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Thread: House GOP pens 230-page health bill draft

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    Re: House GOP pens 230-page health bill draft

    IMO, the Republicans should ask the Congressional Budget Office to score their bill. Even as it is intended to be incremental, budget neutrality is important when it comes to helping address the nation's fiscal challenges. Moreover, if the bill makes some progress in taming the rapid growth in national health expenditures--an unsustainable problem in the long-run--it would also make a positive contribution to the health care discussion.

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    Re: House GOP pens 230-page health bill draft

    Quote Originally Posted by Scarecrow Akhbar View Post
    It doesn't matter.

    The entire 230 pages may as well be written in cuneiform, since it's not going to be passed.

    What is needed isn't the emergency legislation for a non-emergent problem, which is what the Democrat socialists are trying to fob off on us. No, what is needed is a precise statement of the problem and the causes thereof. There's absolutely no point in fixing the problem when the problem hasn't been defined.

    All this health-care "debate" nonsense is meaningless. The Democrats want to seize control of a huge sector of the US economy, hence they don't care about what the real problems are or if they're going to be fixed.
    I just don't buy that. What's the point of seizing a huge sector of the economy if it's just gonna fall into the hands of their opponents when subsequent elections come?

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    Re: House GOP pens 230-page health bill draft

    Quote Originally Posted by donsutherland1 View Post
    IMO, the Republicans should ask the Congressional Budget Office to score their bill. Even as it is intended to be incremental, budget neutrality is important when it comes to helping address the nation's fiscal challenges. Moreover, if the bill makes some progress in taming the rapid growth in national health expenditures--an unsustainable problem in the long-run--it would also make a positive contribution to the health care discussion.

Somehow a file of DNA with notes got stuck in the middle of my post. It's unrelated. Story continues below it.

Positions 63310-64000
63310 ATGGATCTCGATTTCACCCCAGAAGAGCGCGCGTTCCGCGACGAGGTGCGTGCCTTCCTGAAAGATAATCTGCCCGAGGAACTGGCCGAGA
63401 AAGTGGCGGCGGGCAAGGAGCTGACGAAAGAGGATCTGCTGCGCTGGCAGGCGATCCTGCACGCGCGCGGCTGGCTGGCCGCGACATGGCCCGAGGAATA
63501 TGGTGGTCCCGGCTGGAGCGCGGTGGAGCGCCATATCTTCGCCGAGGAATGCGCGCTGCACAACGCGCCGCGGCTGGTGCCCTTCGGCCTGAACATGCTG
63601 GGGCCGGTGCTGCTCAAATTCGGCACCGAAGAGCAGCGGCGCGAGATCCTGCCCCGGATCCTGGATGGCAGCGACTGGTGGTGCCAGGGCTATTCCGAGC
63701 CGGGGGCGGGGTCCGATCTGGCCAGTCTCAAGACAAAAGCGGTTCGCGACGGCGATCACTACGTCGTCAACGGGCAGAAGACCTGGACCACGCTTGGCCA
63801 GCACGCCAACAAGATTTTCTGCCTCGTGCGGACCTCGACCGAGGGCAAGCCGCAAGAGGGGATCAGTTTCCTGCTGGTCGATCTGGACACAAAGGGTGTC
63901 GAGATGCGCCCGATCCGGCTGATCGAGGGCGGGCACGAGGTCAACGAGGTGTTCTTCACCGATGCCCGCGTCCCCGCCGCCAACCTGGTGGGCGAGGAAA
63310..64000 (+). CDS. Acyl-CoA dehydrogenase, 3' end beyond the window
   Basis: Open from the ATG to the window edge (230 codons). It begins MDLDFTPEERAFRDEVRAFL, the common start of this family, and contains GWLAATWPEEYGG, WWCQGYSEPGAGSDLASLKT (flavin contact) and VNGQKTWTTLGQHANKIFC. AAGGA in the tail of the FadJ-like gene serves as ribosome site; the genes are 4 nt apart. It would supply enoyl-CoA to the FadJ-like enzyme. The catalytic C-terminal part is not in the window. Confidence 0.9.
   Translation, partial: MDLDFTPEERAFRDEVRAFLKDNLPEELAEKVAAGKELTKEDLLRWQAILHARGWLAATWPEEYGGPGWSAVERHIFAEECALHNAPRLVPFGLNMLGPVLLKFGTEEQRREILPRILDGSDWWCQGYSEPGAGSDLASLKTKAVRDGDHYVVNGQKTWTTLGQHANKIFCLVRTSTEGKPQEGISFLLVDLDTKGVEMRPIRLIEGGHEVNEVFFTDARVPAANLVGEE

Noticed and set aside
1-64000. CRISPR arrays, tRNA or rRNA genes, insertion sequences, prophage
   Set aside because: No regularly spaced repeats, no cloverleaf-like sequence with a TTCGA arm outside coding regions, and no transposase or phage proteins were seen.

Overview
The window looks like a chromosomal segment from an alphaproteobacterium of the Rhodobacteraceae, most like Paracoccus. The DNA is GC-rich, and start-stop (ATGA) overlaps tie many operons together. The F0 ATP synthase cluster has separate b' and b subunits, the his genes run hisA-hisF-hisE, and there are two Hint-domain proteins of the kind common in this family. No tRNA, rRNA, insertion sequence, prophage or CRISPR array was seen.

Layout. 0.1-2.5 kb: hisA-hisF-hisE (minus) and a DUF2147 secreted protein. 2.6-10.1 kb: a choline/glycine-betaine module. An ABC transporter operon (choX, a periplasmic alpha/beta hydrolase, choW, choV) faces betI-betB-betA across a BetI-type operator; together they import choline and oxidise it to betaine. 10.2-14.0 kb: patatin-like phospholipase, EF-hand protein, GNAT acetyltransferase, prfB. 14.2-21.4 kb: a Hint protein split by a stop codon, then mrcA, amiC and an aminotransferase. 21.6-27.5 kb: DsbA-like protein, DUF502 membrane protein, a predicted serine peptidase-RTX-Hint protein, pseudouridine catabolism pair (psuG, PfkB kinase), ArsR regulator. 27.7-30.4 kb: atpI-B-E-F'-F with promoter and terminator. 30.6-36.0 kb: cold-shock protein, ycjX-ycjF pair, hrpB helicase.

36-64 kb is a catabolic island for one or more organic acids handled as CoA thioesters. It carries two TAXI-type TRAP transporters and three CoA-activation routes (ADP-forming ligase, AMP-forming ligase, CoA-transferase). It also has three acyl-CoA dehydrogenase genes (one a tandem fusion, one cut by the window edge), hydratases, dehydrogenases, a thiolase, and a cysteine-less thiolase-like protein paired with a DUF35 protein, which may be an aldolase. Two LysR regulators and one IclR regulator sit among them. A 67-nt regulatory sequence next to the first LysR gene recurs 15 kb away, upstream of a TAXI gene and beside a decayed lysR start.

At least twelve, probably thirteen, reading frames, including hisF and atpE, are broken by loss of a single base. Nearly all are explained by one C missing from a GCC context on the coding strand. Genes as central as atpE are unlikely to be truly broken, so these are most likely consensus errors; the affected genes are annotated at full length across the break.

I agree with this. Then there could be a debate about competing approaches, based in data, what would be impact on budget, what would be impact on health care premiums, what would be impact on uninsureds? And the country would be better off with that approach.

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    Re: House GOP pens 230-page health bill draft

    For those who are interested, the GOP had the CBO score its health care alternative. The CBO score can be found here: http://www.cbo.gov/ftpdocs/107xx/doc...entBoehner.pdf

    Briefly, the CBO Score found:

    1. The plan would increase the number of covered persons by about 3 million. Keep in mind, the plan is intended to be incremental.

    2. The plan would be budget neutral and would modestly reduce overall budget deficits over 10 years.

    3. The plan would lead to insurance costs for small businesses being 7%-10% lower than they would otherwise be by 2016. For the large group market (about 80% of covered persons), costs would be 0%-3% lower than they would otherwise be by 2016.

    To put this in context, if annual health costs are projected to increase 7%-8% per year (somewhere in the middle of most projections), they would increase by 5.1%-6.7% per year for small businesses and 6.5%-8.0% per year for the large group market. In other words, there would be a modest slowing of growth in health expenditures, mainly for the small business market. However, all those figures would still exceed projected nominal economic growth. Furthermore, estimates for senior citizens were not made.

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    Re: House GOP pens 230-page health bill draft

    Quote Originally Posted by donsutherland1 View Post
    For those who are interested, the GOP had the CBO score its health care alternative. The CBO score can be found here: http://www.cbo.gov/ftpdocs/107xx/doc...entBoehner.pdf

    Briefly, the CBO Score found:

    1. The plan would increase the number of covered persons by about 3 million. Keep in mind, the plan is intended to be incremental.

    2. The plan would be budget neutral and would modestly reduce overall budget deficits over 10 years.

    3. The plan would lead to insurance costs for small businesses being 7%-10% lower than they would otherwise be by 2016. For the large group market (about 80% of covered persons), costs would be 0%-3% lower than they would otherwise be by 2016.

    To put this in context, if annual health costs are projected to increase 7%-8% per year (somewhere in the middle of most projections), they would increase by 5.1%-6.7% per year for small businesses and 6.5%-8.0% per year for the large group market. In other words, there would be a modest slowing of growth in health expenditures, mainly for the small business market. However, all those figures would still exceed projected nominal economic growth. Furthermore, estimates for senior citizens were not made.

    I admit, I was surprised and impressed that they got a CBO score for their proposals.

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    Re: House GOP pens 230-page health bill draft

    Two most important parts, from my perspective: